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Central Utility Plant

   The NIH Central Utility Plant (CUP) houses five traditional gas- and oil-fired boilers that produce steam. Steam is needed for a myriad of NIH campus operations. These include space conditioning, hot water heating, medical equipment sterilization, autoclaves, animal cage and rack washing, dishwashing, and other process uses. The CUP generates and distributes ~ 1.2 billion pounds of steam per year to the NIH Bethesda campus buildings. The amount of electrical power the chiller plant consumed is 36 MW—enough to cool 30,000 single-family homes.  There are over 300 manholes located around the campus that allow inspections and maintenance of the underground utilities.  The electric cost to run just one chiller for one day is $8,300; to run all 12 for one day (required during the hottest summer days) is almost $100,000.
  
The plant distributes utilities to NIH’s buildings underground via 
  • 2 miles of walkable tunnels
  • 2 miles of concrete trench​
  • Natural gas lines totaling ~ 3.6 miles in length
  • Domestic water lines totaling ~ 12 miles in length
  • Steam and chilled water pipe lines totaling over 7 miles 

   Boiler Plant
The NIH Boiler Plant, part of the Central Utility Plant (CUP), houses five gas-fired boilers. Each year, the plant burns about 3 billion standard cubic feet of natural gas to generate about 1.8 billion pounds of steam for the buildings and facilities of the NIH Bethesda Campus. When necessary, the boilers can also be run on No. 2 fuel oil.

   Chiller Plant
The CUP’s twelve chillers consume about 165,000 megawatt hours (MWh) of electricity per year, roughly equivalent to the electrical energy required to air condition 100,000 Maryland households for a year. The total energy use (fuel and electricity) at NIH is equivalent to the energy used by 50,000 average Maryland homes.

   COGEN Plant
Cogeneration, or combined heat and power, is a process that uses waste heat from another system to generate two forms of useful energy (electrical and thermal) simultaneously. The NIH’s 23 megawatt cogeneration (COGEN) plant, in operation since July 2004, produces low-cost steam and electricity at high efficiency and with low emission levels. It is one of the largest U.S. government COGEN plants, and is one of the cleanest cogeneration systems in the world, producing 44% less emission than a similar, state-of-the-art plant built in 2012. The COGEN plant meets National Ambient Air Quality Standards more effectively and economically than traditional boiler systems, because thermal energy that would otherwise be wasted is captured for use at the on-site facility. About 30% of the energy generated by NIH's COGEN plant is converted to electricity, about 55% is used for steam generation, and the remaining energy (less than 15% of the total energy generated) is rejected to the atmosphere through a unique stack rising above the plant.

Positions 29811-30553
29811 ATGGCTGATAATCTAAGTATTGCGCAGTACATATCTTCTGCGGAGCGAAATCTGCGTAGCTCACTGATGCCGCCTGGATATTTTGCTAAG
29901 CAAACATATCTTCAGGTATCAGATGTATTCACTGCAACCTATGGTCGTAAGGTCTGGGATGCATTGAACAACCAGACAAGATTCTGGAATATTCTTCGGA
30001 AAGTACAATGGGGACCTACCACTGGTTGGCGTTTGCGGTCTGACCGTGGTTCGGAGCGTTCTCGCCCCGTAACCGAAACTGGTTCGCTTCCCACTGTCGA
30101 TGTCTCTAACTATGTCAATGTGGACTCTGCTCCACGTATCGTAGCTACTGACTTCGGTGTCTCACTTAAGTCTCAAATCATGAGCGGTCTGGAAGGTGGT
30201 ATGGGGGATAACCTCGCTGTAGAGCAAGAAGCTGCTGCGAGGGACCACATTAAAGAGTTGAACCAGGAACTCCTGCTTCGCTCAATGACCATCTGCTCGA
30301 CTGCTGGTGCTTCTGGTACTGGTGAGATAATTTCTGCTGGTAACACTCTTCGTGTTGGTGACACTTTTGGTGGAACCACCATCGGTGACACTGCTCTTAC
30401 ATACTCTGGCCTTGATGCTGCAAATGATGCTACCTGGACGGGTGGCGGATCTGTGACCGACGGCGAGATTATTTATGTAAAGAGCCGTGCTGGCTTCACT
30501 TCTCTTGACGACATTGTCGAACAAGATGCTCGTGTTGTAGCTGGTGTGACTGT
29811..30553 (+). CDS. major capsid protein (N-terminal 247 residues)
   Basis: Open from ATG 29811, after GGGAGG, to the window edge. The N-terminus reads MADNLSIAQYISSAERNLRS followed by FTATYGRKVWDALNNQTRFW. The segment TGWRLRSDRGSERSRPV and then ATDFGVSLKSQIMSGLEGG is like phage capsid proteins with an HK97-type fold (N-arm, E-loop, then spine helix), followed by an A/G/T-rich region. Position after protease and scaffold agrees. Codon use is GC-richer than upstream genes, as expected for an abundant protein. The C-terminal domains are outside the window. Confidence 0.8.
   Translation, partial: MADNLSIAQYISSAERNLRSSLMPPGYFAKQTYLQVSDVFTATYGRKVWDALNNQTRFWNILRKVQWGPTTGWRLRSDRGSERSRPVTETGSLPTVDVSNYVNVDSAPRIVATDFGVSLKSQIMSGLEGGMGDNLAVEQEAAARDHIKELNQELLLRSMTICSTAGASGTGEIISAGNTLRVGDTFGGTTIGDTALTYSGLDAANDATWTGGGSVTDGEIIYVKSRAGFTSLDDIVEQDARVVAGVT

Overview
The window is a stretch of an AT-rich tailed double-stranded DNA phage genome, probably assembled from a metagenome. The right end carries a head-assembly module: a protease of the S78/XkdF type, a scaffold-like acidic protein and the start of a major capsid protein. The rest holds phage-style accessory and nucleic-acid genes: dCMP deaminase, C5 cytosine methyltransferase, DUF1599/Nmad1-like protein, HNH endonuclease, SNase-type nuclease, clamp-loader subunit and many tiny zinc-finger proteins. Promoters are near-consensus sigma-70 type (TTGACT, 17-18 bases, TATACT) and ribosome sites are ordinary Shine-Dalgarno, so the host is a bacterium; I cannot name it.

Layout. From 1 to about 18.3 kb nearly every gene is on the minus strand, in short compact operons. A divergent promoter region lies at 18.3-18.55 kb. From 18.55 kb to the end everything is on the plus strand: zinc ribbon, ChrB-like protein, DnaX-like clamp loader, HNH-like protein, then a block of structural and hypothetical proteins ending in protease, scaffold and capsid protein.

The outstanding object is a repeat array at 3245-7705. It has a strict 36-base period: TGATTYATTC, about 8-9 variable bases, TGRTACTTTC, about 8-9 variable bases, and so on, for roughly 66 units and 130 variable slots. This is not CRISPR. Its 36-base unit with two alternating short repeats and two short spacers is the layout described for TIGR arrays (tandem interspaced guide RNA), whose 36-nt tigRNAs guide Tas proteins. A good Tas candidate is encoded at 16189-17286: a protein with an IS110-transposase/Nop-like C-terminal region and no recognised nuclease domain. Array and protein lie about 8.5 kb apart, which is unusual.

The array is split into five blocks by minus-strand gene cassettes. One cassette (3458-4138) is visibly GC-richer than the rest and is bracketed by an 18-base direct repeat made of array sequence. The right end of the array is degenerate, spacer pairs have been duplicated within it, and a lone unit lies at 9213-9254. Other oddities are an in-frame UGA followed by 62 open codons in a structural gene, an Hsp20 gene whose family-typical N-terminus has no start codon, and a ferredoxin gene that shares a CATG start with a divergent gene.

Utilities Distribution
Utilities are distributed to NIH buildings through underground walkable tunnels (2 miles), concrete trenches (2 miles), natural gas lines (3.6 miles), domestic water lines (12 miles) and steam and chilled water pipes (over 7 miles). There are over 300 manholes located around the campus, facilitating inspection and maintenance of the grounds utilities.

CUP Facts and Figures

As of January, 2016 Chilled Water Steam
     
Customer    
Area served 11.8 million sq. ft. 11.8 million sq. ft.
Energy Sources    
Number of units 12 chillers 5 boilers, 1 cogeneration plant
Operations/Distribution    
Design capacity 60,000 tons 980 kPPH
Firm capacity 55,000 tons 980 kPPH
Available capacity 60,000 tons 980 kPPH
Supply temperature 44 F 450 F
Return temperature 54 F N/A
Supply pressure 110 psi 165 psi
Piping type Welded steel, schedule 80 with insulation Welded steel, schedule 80 with insulation
Piping trench length >7 miles >7 miles
  Electrical Steam
Cogeneration plant capacity 23 MW 180 kPPH

Following Facts:

 
The Central Utility Plant (CUP) burns 3 billion standard cubic feet of natural gas per year to generate 1.8 billion pounds of steam and 190,000 megawatt hours (MWh) per year of electricity.